What can be gleaned about a person based on the hits that come from typing their name into a search engine? Enter Dallas-based singer/songwriter Salim Nourallah and you’re likely to find a few fitting characterizations. According to the blurb describing his official website, Nourallah is labeled a “reluctant solo act” as well as the “anti-Justin Timberlake.”
While his feelings on the matter are impossible to evaluate, Nourallah’s third studio project as a solo act (the songwriter previously recorded with the Happiness Factor, and withbrother Faris as Nourallah Brothers) does not reveal any detectable reluctance about his current position; Snowing in My Heart is an arrangement of twelve confident and catchy tracks. The album absolutely reinforces the notion that there is disparity between the work of Nourallah and a certain man-child who desires to bring the sexy back. Nourallah’s music is of the meditative, literate pop-rock variety, calling artists like Wilco, Elvis Costello, and the Beatles to mind.
Nourallah’s mature pop vibe is best defined and represented by the album’s cuts that are both highly melodic and well put together. Writing each song and being part of a trio that recorded and mixed the album, Nourallah’s personal stamp is all over the project, a work that speaks to his musical gifts and definite pop sensibilities. Nourallah’s work depicts him as an artist with a deep appreciation for the process of writing and recording an album, a musician who puts a great deal of thought into each word choice and instrumental part.
The album opens in a fitting manner. First track “Hang On” is a mid-tempo, laid-back rock tune showcasing Nourallah’s endearingly everyman vocals and containing a number of melodic guitar riffs encased in the soft sounds of a mellotron and the steadiness of Nourallah’s rhythm section. These same elements of tempo, style, and melody come into play time and again, key components of the blueprint for the record’s other successes.
Such winning moments include the forward-moving “The Wicked Are Winning” with bouncy rhythms that provide accent to Nourallah’s melody; the sublime “Days Disappear”; and the straight-ahead, straight-talking “It’s Okay to Be Sad.” The more angular rocker “Erased” and sweet melancholy of “I Miss You (So Come Back)” are other examples of Nourallah’s ability to craft an excellent pop/rock track. The latter of the two strengthens the validity of those who have compared Nourallah vocally to Wilco mastermind Jeff Tweedy; the Beatle-esque track wouldn’t have seemed out of place on that band’s Being There or Summerteeth (For one example of the Tweedy link, see the PopMatters review of previous Nourallah offering, Beautiful Noise).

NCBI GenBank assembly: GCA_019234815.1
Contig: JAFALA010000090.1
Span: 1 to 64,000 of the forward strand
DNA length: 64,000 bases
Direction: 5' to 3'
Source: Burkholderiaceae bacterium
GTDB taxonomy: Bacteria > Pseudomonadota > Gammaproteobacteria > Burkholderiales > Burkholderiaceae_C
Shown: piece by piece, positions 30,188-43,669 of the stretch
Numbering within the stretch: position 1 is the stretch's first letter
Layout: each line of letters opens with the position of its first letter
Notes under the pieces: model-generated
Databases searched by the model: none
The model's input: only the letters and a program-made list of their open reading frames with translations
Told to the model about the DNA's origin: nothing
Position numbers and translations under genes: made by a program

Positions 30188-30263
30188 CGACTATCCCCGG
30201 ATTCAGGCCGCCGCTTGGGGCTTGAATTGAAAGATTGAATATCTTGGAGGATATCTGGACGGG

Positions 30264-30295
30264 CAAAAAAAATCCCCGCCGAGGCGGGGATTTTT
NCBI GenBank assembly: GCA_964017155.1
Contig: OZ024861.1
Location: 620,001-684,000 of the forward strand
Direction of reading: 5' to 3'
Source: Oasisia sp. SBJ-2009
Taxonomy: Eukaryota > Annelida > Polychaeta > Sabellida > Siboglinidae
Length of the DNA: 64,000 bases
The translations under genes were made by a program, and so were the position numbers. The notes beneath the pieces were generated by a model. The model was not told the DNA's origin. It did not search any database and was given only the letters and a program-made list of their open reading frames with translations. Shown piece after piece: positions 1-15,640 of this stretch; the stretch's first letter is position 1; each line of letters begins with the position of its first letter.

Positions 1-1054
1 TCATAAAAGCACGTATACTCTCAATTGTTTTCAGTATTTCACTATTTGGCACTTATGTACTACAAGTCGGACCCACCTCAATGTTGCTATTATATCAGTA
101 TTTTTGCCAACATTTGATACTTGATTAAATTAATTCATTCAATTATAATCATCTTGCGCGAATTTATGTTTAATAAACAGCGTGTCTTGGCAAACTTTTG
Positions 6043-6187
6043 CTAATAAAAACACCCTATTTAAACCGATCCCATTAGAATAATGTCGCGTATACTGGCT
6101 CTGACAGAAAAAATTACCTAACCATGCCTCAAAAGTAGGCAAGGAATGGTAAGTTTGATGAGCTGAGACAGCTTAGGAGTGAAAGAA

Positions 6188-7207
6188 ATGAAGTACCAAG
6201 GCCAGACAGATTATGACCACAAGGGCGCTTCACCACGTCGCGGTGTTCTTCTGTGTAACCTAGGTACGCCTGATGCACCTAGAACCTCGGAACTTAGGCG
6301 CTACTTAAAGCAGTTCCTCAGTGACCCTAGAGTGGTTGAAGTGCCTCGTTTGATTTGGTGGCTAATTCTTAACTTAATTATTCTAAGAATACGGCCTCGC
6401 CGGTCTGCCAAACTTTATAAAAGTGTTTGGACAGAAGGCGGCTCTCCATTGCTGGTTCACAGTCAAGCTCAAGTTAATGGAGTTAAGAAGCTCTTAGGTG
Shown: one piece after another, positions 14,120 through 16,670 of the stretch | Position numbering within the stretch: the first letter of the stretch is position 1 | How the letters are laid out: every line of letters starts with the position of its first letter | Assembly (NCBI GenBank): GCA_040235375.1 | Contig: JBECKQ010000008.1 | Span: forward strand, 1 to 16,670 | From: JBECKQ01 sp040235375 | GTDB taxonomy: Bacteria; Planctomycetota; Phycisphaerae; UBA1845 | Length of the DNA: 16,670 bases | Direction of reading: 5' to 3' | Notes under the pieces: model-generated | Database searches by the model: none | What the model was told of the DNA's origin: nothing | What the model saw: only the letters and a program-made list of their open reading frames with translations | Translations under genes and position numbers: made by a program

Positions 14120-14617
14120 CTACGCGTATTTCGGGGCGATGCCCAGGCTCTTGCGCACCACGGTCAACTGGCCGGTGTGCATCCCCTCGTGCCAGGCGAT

Lyrically, Nourallah is simple and sincere, using clear and universally applicable imagery to communicate his messages. Nourallah’s words tend to frame everyday situations and feelings in ways both familiar and fresh. What is perhaps the best lyric on the album (found on “It’s Lonely When You’re All Alone”) gives depth and perspective on the subject of assuming and embracing adulthood. Anyone tackling the roles brought on by marriage, parenthood, or simply growing into your own skin can relate to lines like “If there were any justice in this world, I’d be a saint / Put on the highest pedestal not covered in house paint / Oh, it’s OK / I did it to myself so they say / Yeah, I’ll be fine just sitting by myself, doing time / I’m never really all alone, oh, all alone, oh, I’m all alone”.
For all his lyrical ease, Nourallah does over rely just a little on the imagery established in the album’s title; three tracks use some mention of snow in either the heart or head. While this is an effective and perhaps somewhat clever way to convey melancholy or an emotional winter, it seems a bit more use than necessary.
This aside, there aren’t really any glaring negatives on Snowing in My Heart though it should be mentioned that, as a whole, the album is more solid than spectacular. The laid-back vibe Nourallah establishes early helps him carve out his own persona but also prevents the album from containing any true musical fireworks. However, Nourallah has presented numerous songs here worthy of numerous listens and, if nothing else, has reminded us that the contemporary pop music world isn’t solely made up of wannabe Justin Timberlakes.
// Notes from the Road
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